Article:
This essay argues that Intentionalism's definition of interpretation entails nothing about the legitimate scope of the judicial rule and commits a judge to no particular method of textual construction. The Author's argument follows in three parts. First, she will set the stage by explaining Intentionalism in greater detail and exploring how Intentionalism challengers lawyers' views of interpretation. Second, she will discuss the role interpretation plays in legal decision making. She will argue that deciding a case under law necessarily includes noninterpretive tasks. Even when it appears that a legal decision entirely depends on a question of statutory meaning, interpretation alone cannot resolve or decide cases. Third, she will argue that judges do not act illegitimately when they do something that isn't strictly "interpretation."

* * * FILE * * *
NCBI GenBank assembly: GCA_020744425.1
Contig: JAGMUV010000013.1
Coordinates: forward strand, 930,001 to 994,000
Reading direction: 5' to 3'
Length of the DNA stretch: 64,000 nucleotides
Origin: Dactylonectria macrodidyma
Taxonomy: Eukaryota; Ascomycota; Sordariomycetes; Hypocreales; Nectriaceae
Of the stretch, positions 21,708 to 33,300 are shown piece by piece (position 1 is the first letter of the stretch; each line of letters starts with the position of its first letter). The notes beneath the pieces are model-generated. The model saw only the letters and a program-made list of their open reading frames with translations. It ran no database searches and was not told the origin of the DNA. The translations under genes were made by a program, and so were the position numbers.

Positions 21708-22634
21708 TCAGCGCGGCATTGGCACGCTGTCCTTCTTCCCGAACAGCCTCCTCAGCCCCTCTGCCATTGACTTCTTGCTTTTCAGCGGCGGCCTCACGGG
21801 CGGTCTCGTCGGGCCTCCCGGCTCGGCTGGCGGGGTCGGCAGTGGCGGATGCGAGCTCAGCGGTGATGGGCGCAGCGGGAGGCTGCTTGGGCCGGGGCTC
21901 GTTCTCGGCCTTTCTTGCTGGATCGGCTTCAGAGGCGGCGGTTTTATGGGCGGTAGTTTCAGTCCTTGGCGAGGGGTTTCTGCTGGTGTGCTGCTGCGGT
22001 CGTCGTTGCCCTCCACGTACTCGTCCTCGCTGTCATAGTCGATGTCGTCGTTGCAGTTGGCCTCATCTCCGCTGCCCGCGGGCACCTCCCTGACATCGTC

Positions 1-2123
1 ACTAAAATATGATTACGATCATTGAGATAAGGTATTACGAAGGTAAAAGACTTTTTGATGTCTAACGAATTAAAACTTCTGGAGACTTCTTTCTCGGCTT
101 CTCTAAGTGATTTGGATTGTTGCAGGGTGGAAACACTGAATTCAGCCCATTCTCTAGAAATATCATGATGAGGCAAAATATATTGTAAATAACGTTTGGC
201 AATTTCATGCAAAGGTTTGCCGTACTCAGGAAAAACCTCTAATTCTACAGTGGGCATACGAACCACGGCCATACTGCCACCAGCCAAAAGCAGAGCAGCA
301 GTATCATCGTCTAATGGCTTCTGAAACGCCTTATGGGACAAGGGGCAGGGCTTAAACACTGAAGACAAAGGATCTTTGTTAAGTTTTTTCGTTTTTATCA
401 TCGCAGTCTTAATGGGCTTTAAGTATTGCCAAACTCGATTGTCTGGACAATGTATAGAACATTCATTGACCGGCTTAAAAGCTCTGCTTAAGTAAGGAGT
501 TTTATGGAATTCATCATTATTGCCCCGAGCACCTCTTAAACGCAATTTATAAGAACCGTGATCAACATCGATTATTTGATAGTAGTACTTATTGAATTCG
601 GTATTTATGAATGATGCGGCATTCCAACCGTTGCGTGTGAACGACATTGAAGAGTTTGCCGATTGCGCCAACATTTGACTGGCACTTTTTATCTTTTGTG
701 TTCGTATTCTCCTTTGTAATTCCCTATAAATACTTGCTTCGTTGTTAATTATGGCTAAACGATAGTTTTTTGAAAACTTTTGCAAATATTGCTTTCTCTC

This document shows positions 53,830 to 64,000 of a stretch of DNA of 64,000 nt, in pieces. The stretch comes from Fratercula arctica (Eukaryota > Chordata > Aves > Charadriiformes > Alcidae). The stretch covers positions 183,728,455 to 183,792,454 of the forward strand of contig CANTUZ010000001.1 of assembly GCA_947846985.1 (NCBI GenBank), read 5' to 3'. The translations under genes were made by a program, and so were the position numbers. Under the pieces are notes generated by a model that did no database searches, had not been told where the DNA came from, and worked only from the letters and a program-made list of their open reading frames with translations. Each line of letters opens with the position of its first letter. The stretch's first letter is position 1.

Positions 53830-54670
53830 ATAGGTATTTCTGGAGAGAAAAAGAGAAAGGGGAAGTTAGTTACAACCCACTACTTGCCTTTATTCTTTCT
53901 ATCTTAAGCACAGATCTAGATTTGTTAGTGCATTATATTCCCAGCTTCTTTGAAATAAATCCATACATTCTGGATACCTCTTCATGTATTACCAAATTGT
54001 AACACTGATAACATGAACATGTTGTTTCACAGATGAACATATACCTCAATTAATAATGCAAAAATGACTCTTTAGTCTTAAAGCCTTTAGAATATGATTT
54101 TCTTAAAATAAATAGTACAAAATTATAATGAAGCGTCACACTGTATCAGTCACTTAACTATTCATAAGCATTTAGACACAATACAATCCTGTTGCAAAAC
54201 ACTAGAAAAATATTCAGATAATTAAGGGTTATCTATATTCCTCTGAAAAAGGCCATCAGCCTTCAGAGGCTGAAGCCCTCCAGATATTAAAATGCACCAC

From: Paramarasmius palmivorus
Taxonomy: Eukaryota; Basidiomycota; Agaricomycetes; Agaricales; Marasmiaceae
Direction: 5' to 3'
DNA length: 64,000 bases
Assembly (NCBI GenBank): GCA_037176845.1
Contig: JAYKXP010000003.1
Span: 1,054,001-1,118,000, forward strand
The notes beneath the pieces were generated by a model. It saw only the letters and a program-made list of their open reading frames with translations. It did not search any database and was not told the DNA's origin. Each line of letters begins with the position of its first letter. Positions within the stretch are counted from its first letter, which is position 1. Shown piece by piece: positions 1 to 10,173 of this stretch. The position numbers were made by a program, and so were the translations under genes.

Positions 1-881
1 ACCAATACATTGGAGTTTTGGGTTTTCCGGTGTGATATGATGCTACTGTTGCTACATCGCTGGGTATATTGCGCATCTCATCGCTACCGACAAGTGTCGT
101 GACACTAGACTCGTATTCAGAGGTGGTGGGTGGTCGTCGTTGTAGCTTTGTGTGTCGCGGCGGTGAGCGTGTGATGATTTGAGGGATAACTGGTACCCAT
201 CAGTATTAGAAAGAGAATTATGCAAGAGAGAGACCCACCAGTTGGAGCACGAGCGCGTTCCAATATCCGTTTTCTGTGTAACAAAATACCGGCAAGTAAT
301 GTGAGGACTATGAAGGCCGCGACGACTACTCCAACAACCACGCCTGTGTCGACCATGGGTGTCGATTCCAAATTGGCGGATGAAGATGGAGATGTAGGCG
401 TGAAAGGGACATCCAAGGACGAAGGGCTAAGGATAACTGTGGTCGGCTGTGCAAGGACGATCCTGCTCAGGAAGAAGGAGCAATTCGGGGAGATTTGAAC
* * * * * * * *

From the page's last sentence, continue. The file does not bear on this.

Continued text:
Miranda O. McGowan,
San Diego L. Rev.
Available at: https://digital.sandiego.edu/sdlr/vol42/iss2/12